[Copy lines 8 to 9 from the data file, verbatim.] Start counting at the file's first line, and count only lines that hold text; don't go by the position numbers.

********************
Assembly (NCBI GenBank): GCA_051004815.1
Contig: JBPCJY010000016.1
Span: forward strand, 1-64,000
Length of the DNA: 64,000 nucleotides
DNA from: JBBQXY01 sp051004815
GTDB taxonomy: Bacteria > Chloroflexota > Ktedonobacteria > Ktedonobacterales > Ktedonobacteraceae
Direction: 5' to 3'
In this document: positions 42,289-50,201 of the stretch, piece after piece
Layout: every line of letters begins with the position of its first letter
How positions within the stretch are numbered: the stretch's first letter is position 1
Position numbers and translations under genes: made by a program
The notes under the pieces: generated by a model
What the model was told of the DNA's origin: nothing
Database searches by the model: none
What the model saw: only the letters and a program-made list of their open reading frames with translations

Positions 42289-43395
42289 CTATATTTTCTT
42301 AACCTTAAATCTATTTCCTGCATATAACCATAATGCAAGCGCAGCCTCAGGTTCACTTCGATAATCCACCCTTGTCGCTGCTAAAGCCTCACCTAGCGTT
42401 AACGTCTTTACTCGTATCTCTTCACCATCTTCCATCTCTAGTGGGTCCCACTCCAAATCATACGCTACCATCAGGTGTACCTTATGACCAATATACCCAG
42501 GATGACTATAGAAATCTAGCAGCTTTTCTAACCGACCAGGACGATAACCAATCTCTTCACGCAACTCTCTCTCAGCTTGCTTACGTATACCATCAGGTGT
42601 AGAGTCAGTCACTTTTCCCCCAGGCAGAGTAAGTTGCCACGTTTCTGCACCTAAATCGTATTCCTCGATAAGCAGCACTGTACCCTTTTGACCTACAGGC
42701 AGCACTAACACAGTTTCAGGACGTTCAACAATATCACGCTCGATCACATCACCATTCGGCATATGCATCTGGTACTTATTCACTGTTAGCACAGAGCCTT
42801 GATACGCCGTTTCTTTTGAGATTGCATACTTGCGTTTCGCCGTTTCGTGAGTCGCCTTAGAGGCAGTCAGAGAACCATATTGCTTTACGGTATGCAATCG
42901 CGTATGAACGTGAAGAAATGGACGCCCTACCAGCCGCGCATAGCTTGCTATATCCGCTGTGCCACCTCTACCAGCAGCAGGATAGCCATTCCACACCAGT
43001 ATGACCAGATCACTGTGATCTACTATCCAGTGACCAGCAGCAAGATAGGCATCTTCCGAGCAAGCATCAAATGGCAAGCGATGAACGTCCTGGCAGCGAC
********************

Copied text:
In this document: positions 42,289-50,201 of the stretch, piece after piece
Layout: every line of letters begins with the position of its first letter